HISTORICALLY, our homes have served as places of refuge. Early man sought shelter in caves for protection from the elements and other dangers, and our modern-day homes serve the same purpose. They are our sanctuaries and places of comfort. We inhabit them and fill them with things that make us happy—material possessions and memories alike. We decorate them to show our personalities or to provide a welcoming atmosphere. Mostly, we aim to make them our own, because a house alone does not make a home.
In 2004, Fayetteville-based artist Kat Wilson first started exploring our collective relationship with the spaces where we feel most at home with her portrait series Habitats. The conceit was fairly straightforward: The subjects in Kat’s portraits were photographed in their everyday spaces and surrounded by grand, sometimes over-the-top arrangements of the possessions they believed were most representative of who they were.
“I kind of went back to the basic elements of art-making and looked to content, lighting, iconography of the subject,” she says. “You know, they say an average person looks at art for seven seconds on a wall, so I wanted to engage people. I wanted to make them look in there and hang out in front of my work for more than seven seconds.”
Through the use of classical elements such as the Renaissance’s triangular composition and dramatic Caravaggio lighting, the resulting images in Kat’s series presented her subjects as larger-than-life characters while simultaneously exposing an intimate, unguarded glimpse of the humanity within them. In one selection from the series, titled The Baptism of Shannon McGill, a woman stands tall in her corner bathtub wearing only a soaked-through T-shirt that reads, “NEVER UNDERESTIMATE THE POWER OF A WOMAN,” the words partially obscured by her long dreadlocks. On the edge of the tub are a teacup and saucer containing a bundle of burnt sage, and on the bathmat in the foreground, a pair of well-worn sneakers, a baseball glove, a vinyl copy of Enter the Wu-Tang (36 Chambers) and a typewriter.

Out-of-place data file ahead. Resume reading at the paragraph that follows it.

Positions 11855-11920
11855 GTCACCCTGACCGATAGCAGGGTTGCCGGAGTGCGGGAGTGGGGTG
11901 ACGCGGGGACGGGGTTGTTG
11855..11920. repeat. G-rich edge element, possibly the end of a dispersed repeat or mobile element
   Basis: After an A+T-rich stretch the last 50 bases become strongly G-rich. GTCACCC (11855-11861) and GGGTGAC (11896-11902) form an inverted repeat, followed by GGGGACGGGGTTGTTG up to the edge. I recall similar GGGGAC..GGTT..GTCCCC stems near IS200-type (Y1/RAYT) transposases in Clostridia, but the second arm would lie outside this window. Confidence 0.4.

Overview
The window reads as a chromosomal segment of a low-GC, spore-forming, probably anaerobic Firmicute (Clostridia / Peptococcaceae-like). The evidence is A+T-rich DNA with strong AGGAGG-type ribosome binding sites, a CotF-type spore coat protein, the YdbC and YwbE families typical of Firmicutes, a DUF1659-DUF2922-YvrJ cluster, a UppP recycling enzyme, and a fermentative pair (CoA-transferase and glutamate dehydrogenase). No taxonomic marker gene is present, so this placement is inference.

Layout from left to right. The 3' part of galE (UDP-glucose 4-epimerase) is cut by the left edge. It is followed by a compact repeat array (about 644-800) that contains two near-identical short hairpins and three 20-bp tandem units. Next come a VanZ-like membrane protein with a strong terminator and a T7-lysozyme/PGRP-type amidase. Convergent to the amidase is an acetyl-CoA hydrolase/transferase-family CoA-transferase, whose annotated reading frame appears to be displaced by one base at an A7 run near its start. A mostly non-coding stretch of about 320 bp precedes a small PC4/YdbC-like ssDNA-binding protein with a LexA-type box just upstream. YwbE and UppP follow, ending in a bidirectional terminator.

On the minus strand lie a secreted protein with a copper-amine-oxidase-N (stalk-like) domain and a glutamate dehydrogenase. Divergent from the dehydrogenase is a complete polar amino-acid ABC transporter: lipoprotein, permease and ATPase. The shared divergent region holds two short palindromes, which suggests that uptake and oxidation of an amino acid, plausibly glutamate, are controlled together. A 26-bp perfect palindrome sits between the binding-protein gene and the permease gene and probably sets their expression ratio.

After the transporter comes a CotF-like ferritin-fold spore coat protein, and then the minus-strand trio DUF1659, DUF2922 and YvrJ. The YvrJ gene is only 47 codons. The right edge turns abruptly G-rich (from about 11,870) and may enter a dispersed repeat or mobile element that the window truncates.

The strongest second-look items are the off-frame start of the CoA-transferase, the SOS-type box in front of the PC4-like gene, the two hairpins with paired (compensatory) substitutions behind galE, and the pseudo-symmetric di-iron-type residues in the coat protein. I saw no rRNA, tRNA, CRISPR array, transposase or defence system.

But a lot has changed since Kat began photographing people in their quote-unquote “natural habitats.” Let’s be honest—a lot has changed this year alone.
Now, in the wake of COVID-19 and over 15 years since Habitats began, Kat’s original series has found new relevance and inspired a follow-up series, Quarantine Habitats, at a time when we’re spending more time than ever in our personal spaces.
People all over the world are self-isolating and social-distancing. Our homes have been transformed as a result, maybe not on a physical level, but certainly the way we perceive our habitats and the roles they play in our lives has changed.
The ways we communicate and maintain our relationships have changed drastically in the years since Kat first started her Habitats series as well. In 2004, Instagram wasn’t even a glimmer in Facebook’s algorithm. Today, millions of people capture their lives with photos and video and post them on the platform for the world to see on a daily basis. And more recently, users are turning to their feeds to see how others are weathering the pandemic.
So Kat had an idea: What if she revived the Habitats series to capture what mattered most to people, and how they live, during this historic moment? Essentially, this new series would pose the same questions as its predecessor but likely receive very different answers.